Archambault Scholarship recipient Hess on public health: “You just feel so welcome at VCU”

A woman stands in front of a laboratory.
Danielle Hess, photographed in front of an observation window of the school’s compounding lab, recently received a prestigious national award for students pursuing careers in public health: “I knew I needed to put public health into pharmacy during my career.”

Danielle Hess, a third-year Pharm.D. student at VCU School of Pharmacy, received the prestigious George Archambault Scholarship at APhA’s annual meeting in Seattle earlier this year.  The scholarship is awarded to a student who demonstrates leadership and professional experiences that align with the United States Public Health Service core values of service to the underserved, integrity, leadership and academics.

We spoke to her about her passion for public health and how the School of Pharmacy has helped her pursue it.

What got you interested in public health?

I grew up on a Christmas tree farm and my parents and grandparents always said, “You’ve got to work really hard for what you want in life and nothing’s going to be handed to you.”

Then on every mission trip I went on, I saw a lot of people working really hard, but still not getting what they need to survive or to be truly healthy. These people are doing all they can; they just don’t have the resources to get where they need to be. I really loved supplying those resources and going into a community and trying to empower them rather than just, “Here’s a bunch of free stuff, good luck.”

When we went to Honduras with HOMBRE [the Humanitarian Outreach Medical Brigade Relief Effort, a nonprofit organization at VCU] after my first year, we took water purification systems. In years past, they had given them out and said, this is what you can purify your water with. And when they came back the next year, they were being used as flower pots. That’s when they realized something was missing.

When I went, they did it again, and I said, “How about we go to the homes and ask them, can you show me how to use this right now?” We realized a lot of them still didn’t know how. So we spent the rest of that day going around and making sure they all knew how to use the system. That was more empowering them and making sure they could use it in their life.

Talk about your formal work in public health.

I earned a global health certificate in undergrad, and with the mission trips and the research that I did in Thailand through that, I saw a lot of what public health can do in different communities, especially in underserved ones. With that certificate, I had an opportunity to apply to the WHO in Switzerland. I completed an internship at the World Health Organization before starting pharmacy school. It was amazing to see what different people are doing all across the world.

After that internship, I knew I needed to put public health into pharmacy during my career. Then, the U.S. Public Health Service came up my P1 year through a recommendation by Dr. Peron [faculty member Emily Peron, Pharm.D.]. I reached out to a pharmacist who had worked at the Gallup Indian Medical Center, and we spoke for about 45 minutes about it and she encouraged me to apply to their externship.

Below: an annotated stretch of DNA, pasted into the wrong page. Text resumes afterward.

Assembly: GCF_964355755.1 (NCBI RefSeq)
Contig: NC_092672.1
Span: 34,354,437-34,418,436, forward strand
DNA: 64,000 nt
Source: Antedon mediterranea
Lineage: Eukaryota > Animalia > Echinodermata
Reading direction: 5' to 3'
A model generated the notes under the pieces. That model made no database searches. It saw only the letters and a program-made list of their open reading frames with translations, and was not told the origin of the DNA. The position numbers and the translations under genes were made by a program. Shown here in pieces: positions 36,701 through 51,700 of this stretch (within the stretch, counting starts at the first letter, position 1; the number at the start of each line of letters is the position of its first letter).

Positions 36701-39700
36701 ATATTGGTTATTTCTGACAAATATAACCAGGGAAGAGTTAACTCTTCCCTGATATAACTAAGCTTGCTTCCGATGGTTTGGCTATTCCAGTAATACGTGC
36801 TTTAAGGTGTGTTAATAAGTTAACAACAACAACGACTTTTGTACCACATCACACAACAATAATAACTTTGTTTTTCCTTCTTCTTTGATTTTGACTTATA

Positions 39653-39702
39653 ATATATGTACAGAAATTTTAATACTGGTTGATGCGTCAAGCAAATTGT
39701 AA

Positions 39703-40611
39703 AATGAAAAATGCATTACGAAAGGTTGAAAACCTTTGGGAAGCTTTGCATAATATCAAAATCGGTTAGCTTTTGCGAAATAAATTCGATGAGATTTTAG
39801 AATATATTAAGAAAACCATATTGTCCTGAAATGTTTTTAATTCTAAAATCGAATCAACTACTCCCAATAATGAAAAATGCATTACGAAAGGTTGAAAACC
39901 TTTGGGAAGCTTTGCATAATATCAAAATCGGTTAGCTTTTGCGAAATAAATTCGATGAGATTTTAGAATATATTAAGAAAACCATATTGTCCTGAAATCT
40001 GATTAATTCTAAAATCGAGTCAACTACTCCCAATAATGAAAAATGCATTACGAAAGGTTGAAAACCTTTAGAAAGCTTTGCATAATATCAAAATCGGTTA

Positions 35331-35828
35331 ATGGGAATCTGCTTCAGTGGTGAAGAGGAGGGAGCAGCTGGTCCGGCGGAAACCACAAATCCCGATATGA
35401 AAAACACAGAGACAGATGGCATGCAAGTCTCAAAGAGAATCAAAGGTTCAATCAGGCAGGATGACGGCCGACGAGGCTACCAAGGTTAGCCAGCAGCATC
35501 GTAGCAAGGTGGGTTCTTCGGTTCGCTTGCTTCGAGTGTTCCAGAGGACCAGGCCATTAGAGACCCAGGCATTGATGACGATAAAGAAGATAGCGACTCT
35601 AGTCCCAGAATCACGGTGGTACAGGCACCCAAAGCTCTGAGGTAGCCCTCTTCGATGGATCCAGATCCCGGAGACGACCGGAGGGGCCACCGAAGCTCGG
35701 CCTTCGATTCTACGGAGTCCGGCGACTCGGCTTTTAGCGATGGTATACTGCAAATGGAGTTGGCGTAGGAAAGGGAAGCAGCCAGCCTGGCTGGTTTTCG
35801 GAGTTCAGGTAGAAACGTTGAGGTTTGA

Through working at the Indian Health Service, I saw that what they’re doing in the community is an awesome way to put public health into pharmacy. You’re seeing patients all day, but then you are going into the community and helping them with things that supplement their medicines. Because if they don’t have the things they need at home, medicines aren’t solving everything.

It gives you the opportunity to see someone’s life as a whole. If they come into clinic you might say, “OK, let’s increase your metformin and let’s get your diabetes under control.” Whereas in public health, we are looking at all aspects of their life, making sure that they have food security, making sure that their life as a whole is optimal to make sure their health can be as well. That’s what I like about it. You’re seeing the bigger picture of people’s lives and then the population as a whole.

How has the school helped you pursue your passion of public health?

At the beginning, it’s intimidating because you don’t exactly know where to go. I just paid attention to what all my professors were doing. That’s why Dr. Peron was the first one I reached out to after I heard that she goes on HOMBRE trips, she’s interested in global health, and she’s out in the community doing things. I contacted her and asked, “Can we sit down and talk about how you got to where you are now?”

She shared many global and public health ideas with me and then it led to reaching out to Dean O [Associate Dean K.C. Ogbonna]. I heard about his work with the Richmond Health and Wellness program and was encouraged to go talk to him. He showed me how he helped set up that whole program and much of the behind the scenes work. It’s amazing how willing everyone is to help you find your path.

– they truly dedicate themselves to students.

Anybody else in particular you want to shout out to?

Dr. [Abigale] Matulewicz wrote my letter of recommendation for the scholarship, and she has been very instrumental in helping me improve my leadership skills through APhA-ASP throughout my time at VCU.

Because ambulatory care has great opportunities for incorporating public health into pharmacy, I reached out to Dr. [Evan] Sisson and Dr. [Dave] Dixon this past year. They took me on as an elective student for both semesters, where I was able to see patients at the Center for Healthy Hearts every week and complete a research project. With their mentorship, I was able to witness many ways a pharmacist can go above and beyond to make sure patients are receiving optimal care, including finding access for those uninsured and making sure that patients are able to afford the medications they are prescribed.

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